Many of us know someone who would desperately like to have a girl. Or a boy. Perhaps a couple has several children of one gender already and would like to have another child — but would only consider doing so if the 50/50 odds could be shifted in favor of the other gender. Or, perhaps a couple is seeking infertility treatment, a lready has one child, and would prefer that the next child is of the other gender. Yet another couple may want to avoid passing one of the more than 500 gender-linked genetic diseases to their child might consider using it.
When a sperm with a Y chromosome fertilizes an egg, it makes a boy. When an X chromosome bearing sperm fertilizes, it makes a girl. Any given sperm sample contains an even (50/50) amount of X (female) and Y (male) bearing sperm.
Couples have sought to influence the gender of their children for hundreds of years. In ancient Greece, men believed that lying on their right side during intercourse increased the likelihood of a male child. A Chinese birth calendar buried over 700 years ago in a tomb outside Beijing is said to predict gender by when conception occurred. In 18th century France, men would tie off their right testicle to ‘guarantee’ having a boy. In modern day America other methods have been tested such as timing of intercourse, sexual positions or placing live sperm on an albumin gradient. None of these methods has been shown to be scientifically valid. A proprietary flow cytometry method called Microsort was recently terminated after FDA review.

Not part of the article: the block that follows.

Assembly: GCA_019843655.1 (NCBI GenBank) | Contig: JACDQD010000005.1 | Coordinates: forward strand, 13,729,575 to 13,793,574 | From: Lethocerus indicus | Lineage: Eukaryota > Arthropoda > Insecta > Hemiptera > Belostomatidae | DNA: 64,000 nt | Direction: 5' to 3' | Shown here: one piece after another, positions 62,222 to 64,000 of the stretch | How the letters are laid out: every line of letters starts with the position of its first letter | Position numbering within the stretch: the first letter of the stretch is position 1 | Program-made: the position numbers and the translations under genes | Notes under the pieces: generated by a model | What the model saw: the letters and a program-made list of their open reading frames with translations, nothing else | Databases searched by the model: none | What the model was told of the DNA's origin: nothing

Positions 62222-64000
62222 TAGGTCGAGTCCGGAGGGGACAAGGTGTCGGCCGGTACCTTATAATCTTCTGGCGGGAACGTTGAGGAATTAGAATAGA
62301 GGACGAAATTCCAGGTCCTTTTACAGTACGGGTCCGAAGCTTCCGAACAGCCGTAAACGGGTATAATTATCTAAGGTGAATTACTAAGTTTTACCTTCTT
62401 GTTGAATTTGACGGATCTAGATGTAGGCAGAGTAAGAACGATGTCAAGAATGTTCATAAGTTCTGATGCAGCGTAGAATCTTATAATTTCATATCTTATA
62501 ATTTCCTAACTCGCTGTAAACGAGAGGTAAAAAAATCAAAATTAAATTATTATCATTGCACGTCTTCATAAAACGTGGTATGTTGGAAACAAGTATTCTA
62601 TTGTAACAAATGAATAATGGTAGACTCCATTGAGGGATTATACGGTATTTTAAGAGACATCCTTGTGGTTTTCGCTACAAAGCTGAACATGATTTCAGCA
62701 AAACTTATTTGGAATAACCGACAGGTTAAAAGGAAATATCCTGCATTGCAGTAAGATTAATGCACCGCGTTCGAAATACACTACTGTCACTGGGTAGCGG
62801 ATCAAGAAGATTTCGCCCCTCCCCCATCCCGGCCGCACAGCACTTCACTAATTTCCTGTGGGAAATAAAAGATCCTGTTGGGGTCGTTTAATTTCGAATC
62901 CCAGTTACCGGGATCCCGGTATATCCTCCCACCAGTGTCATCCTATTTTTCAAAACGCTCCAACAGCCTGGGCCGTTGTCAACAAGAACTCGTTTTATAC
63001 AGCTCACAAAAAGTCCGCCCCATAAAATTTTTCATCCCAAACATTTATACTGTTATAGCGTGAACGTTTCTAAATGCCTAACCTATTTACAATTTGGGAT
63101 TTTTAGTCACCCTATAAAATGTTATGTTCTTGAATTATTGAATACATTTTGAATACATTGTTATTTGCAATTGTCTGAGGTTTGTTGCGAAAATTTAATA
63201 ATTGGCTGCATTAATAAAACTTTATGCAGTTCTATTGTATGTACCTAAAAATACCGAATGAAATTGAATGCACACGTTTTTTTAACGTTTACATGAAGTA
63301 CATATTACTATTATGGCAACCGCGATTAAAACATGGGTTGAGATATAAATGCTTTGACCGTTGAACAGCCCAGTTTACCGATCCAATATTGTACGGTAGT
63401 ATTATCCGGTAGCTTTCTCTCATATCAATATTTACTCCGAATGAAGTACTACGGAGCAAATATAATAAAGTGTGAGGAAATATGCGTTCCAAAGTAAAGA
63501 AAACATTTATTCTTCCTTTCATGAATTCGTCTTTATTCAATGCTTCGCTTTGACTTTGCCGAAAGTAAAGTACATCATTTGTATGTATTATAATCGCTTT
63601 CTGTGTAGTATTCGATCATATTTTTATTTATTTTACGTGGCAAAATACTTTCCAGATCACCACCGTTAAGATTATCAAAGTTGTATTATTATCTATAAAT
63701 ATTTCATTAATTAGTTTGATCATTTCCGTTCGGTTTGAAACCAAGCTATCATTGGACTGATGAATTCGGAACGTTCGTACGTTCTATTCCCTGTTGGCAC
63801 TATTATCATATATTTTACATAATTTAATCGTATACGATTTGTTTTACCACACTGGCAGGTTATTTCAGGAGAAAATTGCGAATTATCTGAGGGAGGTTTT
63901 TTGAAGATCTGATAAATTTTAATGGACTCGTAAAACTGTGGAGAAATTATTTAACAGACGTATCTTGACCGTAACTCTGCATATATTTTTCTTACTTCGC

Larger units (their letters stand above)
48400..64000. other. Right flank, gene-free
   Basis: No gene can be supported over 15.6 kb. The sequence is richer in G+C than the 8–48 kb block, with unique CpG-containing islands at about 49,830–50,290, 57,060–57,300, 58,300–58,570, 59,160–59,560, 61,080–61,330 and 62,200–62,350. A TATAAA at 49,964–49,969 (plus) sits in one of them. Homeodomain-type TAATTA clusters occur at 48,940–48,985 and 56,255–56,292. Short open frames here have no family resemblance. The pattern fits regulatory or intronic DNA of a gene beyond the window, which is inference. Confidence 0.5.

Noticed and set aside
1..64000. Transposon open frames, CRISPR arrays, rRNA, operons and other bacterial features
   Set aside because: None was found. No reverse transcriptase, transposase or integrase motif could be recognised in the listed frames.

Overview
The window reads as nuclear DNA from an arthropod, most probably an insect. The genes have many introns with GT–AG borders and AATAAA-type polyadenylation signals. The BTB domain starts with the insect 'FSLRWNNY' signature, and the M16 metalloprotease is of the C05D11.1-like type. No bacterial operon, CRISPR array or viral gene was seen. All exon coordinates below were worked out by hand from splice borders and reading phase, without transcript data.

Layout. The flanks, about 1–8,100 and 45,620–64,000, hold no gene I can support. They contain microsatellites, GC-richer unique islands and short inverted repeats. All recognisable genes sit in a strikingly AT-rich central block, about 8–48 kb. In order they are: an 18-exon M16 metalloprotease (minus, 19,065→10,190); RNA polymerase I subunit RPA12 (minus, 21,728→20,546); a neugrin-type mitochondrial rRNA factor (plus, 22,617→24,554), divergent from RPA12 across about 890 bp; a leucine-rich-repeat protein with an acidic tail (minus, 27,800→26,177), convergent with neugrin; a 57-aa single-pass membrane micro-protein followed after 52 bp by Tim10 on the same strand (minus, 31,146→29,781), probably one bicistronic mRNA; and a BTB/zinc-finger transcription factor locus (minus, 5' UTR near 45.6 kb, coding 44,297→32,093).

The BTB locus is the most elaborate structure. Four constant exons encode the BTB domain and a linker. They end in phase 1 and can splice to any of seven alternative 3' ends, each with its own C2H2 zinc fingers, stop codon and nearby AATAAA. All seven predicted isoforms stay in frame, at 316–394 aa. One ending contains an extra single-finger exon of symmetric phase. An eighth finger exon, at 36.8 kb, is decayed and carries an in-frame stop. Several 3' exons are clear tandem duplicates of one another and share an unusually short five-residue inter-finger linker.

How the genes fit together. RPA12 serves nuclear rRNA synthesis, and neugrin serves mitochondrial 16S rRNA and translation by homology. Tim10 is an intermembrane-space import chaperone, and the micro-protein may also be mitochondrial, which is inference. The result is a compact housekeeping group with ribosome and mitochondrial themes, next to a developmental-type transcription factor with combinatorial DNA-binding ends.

When couples decide that they want a method of gender selection that offers them an almost 100% chance of obtaining the desired gender, IVF with genetic testing of the embryos is the method of choice. In PGD, one to two cells are removed from these early embryos, and then DNA based genetics analysis is performed in highly-specialized laboratories. Upon completion of the analysis, which takes about 24 hours, couples can select which embryos they will use. If pregnancy results, there is almost a 100% chance it will be of the desired gender. This method is particularly helpful for couples where the risk of having a male child with an X-linked genetic disease is significant. The Ethics Committee of the American Society of Reproductive Medicine now considers family rebalancing as ethically acceptable.